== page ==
“Eat here,” this teenage punk said as he shoved the menu against my face. I’m not being hyperbolic. He pressed the sticky plastic pages against my nose and cheeks and forehead. I ripped the menu out of his hand and thought three things: Tear the book in half, throw the menu among the chicken bones and napkins swimming in the gutter, or shove the menu back in his face. But as a guest in someone else’s country, I decided on the taking the high road. I fucking hate the high road.
Of the half dozen “hosts” attempting to have me sit at their street market restaurant, all of them had blocked my path and touched me in some way (and not in the emotional sense).
I had only been in Hanoi for three hours and after exploring some of the best things to do in Hanoi, this was quickly becoming the most aggravating city that I had ever visited.
Hassles at the Hanoi Airport
Earlier, at the airport, after waiting in a hot, sealed minivan for twenty minutes so our driver could attempt to stuff it with additional passengers, Marissa and I had colluded with a pair of Danes and decided to split a cab. We started our walkout. That’s when the driver, who had spent his time sunning on the passenger pick-up platform, laughing at us with his driver buddies, gave in.
Crossing the Streets in Hanoi
The van ride was, however, the last restful moment. Once we got to Hanoi, all the relaxing we did in Laos was erased. Crossing the city streets was like walking through a gunfight and hoping that everyone is taking very good aim not to hit you. Most streets had no stop signs or traffic signals, and unlike most places in the world, Hanoi traffic was a steady stream of motorbikes. There were no gaps in the traffic pattern. So you just walked. You walked and held a line and the motorbikes and cars were supposed to know not to hit you or each other as they zig zagged across the road and charged blindly into intersections from four directions all at once. By the time you crossed a few streets, your body, having been so flooded with adrenaline, felt like it’s just been through a marathon. (I’ve run a marathon before and I was more tired after a day in Hanoi and felt a lot worse than I had after my race.) And then, once you reached the sidewalk, you’re stuck walking in the streets anyway because every sidewalk was inundated with parked motorbikes or miniature blue tables and chairs of the transient street kitchens. And if you happened to find a stretch of barren sidewalk, the touts chased you into the street, begging you to purchase their terrible baked goods, drinks, fruits, etc.
Ho Chi Minh Mausoleum
On our first full day in Hanoi, Marissa and I woke early to visit Ho Chi Minh’s mausoleum. The line to see the revered, dead, former leader was long, filled mostly with locals eager to pay their respects. Ho is like a god in Vietnam, occupying every denomination of Vietnamese currency and a pricey chunk of real estate, which includes his former home, museum, and mausoleum.
Standing in the sweltering heat and amid the antsy crowd, everyone pushed to move nowhere. A woman in a long red dress and a traditional hat that the rice paddy farmers wear kept prodding people on the line and physically pushing people to leave the area. She was shoving kids in front of their mothers. The mothers said nothing as if this frightening lady’s behavior was acceptable. Then she pushed me.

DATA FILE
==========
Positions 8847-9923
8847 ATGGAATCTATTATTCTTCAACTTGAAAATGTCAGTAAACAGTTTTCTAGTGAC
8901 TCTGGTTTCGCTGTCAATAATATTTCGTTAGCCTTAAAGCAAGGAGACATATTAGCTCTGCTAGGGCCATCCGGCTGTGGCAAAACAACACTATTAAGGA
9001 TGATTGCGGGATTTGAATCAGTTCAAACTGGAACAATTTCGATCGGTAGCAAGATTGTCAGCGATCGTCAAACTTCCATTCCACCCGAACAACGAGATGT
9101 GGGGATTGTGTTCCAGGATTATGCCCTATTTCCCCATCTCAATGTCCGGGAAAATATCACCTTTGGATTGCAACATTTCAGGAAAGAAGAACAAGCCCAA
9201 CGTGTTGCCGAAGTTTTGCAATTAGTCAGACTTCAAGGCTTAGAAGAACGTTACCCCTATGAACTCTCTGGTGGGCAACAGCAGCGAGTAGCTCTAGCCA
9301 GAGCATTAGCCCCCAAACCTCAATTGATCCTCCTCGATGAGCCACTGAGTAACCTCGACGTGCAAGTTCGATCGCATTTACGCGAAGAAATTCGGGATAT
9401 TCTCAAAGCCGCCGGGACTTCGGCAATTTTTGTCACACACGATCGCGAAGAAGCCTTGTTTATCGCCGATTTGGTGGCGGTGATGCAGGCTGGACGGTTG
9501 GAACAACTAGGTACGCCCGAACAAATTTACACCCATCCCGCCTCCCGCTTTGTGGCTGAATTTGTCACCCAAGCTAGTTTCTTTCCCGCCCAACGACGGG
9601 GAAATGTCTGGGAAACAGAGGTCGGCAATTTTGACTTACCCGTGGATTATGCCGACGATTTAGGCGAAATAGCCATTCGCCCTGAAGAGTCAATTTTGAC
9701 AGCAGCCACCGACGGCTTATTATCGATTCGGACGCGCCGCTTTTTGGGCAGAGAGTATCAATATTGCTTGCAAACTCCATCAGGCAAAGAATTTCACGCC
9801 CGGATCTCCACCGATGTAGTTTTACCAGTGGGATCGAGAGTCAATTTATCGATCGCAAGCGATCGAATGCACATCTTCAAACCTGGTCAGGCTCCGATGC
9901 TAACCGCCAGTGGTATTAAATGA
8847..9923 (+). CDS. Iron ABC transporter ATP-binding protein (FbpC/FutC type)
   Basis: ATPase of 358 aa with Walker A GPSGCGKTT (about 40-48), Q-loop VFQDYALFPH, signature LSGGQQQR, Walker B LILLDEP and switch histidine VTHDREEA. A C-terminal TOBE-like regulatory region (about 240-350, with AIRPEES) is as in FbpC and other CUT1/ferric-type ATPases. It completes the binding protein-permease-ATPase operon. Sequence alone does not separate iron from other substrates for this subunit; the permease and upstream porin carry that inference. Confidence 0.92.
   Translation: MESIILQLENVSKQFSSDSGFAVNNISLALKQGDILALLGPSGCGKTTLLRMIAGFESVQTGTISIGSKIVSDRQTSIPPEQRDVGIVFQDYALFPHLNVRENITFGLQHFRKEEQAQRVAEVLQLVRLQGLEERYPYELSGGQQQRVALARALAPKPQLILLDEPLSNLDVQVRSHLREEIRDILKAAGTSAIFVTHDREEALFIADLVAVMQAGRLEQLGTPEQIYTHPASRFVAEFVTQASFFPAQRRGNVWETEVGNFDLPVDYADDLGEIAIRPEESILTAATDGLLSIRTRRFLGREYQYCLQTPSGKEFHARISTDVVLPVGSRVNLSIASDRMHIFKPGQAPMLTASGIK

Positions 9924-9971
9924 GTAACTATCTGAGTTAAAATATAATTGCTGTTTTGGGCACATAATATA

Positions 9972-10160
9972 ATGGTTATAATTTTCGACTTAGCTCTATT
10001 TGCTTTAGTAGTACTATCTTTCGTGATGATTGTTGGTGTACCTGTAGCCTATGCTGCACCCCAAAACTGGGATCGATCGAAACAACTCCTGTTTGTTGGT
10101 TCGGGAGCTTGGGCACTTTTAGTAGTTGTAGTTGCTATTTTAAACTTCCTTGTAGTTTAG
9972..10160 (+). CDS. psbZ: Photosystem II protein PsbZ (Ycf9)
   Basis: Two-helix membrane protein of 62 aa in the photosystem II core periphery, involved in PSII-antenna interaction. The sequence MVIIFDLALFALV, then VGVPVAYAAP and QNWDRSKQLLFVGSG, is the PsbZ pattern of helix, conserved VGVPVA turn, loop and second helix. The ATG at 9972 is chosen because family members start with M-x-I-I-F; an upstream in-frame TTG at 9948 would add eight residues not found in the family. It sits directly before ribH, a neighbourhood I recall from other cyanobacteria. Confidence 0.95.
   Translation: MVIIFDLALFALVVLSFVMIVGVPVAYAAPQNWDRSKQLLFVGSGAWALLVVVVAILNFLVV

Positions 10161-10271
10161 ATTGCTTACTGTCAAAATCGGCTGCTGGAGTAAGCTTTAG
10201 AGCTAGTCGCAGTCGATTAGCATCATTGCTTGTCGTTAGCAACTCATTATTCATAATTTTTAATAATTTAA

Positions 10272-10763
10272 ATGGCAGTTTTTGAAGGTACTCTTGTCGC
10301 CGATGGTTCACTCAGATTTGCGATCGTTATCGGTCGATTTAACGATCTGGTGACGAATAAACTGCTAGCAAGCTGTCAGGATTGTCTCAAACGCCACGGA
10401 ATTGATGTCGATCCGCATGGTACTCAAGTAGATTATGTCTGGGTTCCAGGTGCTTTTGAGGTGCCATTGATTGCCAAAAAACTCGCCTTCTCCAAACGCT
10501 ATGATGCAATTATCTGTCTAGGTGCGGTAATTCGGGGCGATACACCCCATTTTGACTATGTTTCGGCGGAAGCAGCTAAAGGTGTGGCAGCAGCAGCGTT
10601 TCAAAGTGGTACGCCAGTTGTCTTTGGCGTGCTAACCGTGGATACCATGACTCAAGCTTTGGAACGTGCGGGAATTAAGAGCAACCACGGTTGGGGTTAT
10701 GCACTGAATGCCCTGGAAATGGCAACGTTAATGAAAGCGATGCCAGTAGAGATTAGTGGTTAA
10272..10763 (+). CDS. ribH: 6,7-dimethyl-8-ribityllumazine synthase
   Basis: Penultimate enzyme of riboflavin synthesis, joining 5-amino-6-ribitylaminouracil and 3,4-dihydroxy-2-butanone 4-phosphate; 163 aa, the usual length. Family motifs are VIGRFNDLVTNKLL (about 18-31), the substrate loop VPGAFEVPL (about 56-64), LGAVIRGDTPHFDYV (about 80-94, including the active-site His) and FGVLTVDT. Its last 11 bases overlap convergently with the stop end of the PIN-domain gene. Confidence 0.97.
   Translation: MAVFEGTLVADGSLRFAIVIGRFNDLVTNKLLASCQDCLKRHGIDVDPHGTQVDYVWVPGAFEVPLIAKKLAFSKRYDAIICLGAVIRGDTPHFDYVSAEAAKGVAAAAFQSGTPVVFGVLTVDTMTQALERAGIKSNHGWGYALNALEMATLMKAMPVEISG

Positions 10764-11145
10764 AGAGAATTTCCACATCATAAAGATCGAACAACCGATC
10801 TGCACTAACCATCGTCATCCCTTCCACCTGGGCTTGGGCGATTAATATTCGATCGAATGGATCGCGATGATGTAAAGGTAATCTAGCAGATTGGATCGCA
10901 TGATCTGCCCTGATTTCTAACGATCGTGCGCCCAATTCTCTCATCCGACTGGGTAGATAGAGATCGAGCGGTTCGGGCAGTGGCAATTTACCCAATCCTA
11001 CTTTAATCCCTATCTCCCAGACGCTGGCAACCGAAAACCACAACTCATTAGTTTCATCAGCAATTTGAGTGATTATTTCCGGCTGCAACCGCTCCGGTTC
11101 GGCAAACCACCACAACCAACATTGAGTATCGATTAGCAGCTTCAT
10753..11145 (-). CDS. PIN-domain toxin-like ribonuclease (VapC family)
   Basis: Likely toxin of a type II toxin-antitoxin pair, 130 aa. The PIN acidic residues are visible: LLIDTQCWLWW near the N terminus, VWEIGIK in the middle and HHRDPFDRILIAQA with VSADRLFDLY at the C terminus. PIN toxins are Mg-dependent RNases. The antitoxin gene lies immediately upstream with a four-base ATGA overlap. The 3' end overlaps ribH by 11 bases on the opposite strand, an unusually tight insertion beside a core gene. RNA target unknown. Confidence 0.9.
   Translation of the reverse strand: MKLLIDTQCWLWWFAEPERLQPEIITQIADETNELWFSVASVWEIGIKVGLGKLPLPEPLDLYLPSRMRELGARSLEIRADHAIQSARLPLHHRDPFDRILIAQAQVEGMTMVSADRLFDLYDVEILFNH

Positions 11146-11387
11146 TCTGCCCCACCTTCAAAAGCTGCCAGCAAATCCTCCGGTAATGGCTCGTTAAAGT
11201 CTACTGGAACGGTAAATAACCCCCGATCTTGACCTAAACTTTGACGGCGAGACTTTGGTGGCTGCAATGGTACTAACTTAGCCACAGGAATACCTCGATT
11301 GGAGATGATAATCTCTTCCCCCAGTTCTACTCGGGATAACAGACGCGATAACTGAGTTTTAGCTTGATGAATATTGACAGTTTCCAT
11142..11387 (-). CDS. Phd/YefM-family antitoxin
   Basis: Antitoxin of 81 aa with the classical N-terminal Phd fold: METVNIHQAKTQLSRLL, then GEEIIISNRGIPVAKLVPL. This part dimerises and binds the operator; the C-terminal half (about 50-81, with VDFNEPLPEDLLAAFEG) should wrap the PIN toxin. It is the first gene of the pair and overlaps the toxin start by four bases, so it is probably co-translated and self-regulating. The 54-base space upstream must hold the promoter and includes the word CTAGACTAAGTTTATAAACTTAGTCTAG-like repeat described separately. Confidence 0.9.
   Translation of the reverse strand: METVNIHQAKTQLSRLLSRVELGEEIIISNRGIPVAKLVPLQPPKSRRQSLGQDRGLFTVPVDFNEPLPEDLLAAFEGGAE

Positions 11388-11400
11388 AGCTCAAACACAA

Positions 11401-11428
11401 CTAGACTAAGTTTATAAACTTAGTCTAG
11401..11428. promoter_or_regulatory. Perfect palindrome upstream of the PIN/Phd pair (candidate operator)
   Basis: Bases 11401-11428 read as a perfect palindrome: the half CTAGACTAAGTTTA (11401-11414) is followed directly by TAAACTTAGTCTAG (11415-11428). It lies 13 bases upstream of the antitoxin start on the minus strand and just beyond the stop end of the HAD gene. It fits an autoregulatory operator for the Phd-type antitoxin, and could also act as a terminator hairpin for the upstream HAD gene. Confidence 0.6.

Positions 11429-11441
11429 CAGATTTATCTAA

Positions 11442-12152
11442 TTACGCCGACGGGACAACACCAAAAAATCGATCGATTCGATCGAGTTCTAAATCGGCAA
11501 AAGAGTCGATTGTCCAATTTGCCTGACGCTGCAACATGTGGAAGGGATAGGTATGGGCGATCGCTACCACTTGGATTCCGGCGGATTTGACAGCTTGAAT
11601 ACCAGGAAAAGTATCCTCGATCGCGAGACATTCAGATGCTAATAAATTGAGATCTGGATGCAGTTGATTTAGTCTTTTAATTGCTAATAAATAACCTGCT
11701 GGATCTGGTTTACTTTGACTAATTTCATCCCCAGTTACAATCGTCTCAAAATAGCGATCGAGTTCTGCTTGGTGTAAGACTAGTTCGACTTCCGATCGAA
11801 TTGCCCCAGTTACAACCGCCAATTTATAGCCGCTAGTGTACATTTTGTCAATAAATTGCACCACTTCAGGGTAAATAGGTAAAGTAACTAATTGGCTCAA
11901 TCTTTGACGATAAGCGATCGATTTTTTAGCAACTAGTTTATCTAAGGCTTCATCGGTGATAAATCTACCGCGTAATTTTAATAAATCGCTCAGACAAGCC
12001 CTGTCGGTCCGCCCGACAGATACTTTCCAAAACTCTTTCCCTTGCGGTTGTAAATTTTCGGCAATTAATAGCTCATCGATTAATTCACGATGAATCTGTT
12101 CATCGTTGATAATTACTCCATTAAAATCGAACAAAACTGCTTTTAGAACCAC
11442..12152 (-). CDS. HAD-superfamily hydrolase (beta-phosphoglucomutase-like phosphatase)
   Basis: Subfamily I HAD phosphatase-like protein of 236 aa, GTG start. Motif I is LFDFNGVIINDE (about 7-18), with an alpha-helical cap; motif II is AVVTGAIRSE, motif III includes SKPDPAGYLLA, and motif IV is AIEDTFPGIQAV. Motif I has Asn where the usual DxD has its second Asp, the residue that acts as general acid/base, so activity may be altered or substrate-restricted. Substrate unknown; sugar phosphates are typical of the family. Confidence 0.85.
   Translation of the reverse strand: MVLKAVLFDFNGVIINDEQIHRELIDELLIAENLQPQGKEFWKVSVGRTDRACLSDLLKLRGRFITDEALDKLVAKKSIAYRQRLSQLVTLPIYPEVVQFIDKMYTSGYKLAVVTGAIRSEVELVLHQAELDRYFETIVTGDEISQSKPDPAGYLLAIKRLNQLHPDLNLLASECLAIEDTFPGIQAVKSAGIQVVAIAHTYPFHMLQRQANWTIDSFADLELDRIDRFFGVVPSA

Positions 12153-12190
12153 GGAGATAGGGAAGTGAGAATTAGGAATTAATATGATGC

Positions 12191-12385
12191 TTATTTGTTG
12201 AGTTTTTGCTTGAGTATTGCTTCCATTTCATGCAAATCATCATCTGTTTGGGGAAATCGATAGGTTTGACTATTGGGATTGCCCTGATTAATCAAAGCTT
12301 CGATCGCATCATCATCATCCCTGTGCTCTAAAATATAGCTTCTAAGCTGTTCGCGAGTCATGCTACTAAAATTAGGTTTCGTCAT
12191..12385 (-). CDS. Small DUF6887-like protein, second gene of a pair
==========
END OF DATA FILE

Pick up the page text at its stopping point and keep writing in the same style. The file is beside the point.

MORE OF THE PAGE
“Don’t touch me, lady,” I told her as she went down the line roughing up other visitors.
Every minute, an umbrella spoke would jab me in the head. The girl behind me, then the guy behind me, then the old woman behind me, then the old man behind me (the line kept shifting about like a blob) would step on my heel or press up against me the way horny young boys at a club do as they try to grind with some girl. Like that girl I had to bump them off. Each time the line moved an inch, people pushed to move a foot more.
During one spasmodic movement, I had been standing behind my wife and being a half-second too slow to step forward, a man from behind me filled the empty space between Marissa and I, pressing his groin against her and his ass against me. I wrapped my hand around his torso and pushed him back the way we used to get around defenders in water polo. He didn’t say anything as if this were all very natural. Just a part of Hanoi culture.
We finally passed through metal detectors and got into a calmer, single-file line. My shirt was drenched in sweat–my sweat, other people’s sweat. Two Dutch guys who had cut the entire line and skipped out on the metal detector fell in behind us. One of the white-suited military men started to yell at them, but they somehow convinced him that they hadn’t done anything wrong. I hated and envied them. I guess they could read the former of my two feelings in my face and tried to assuage my hatred of them through polite conversation. (They were nice guys.)
As we approached the doors to Ho’s marble mausoleum, another soldier shushed us. So I took out my notepad and began to write. A third soldier smacked my hand. No writing his finger wagged. Inside, we came across more librarian-soldiers telling people to quiet down. Finally, we arrived in the cool, dark room, to see the sallow-faced, gray-fingered Ho who lay supine and had his head propped up on a pillow. But the viewing only lasted for forty seconds as the men in white put their hands on everyone to move them along. The rest of the morning was more Ho, more lines, and more Hanoiance.
“We need to leave Hanoi,” I said to my wife, so we went to book a trip to Ha Long Bay. The travel agent told us to wait for a bit and then spent two hours with a couple while I stewed in my anger for the city. (Wait for the next post when you’ll read about how our Ha Long Bay trip was a complete disaster.)
What’s the most annoying city you’ve ever visited?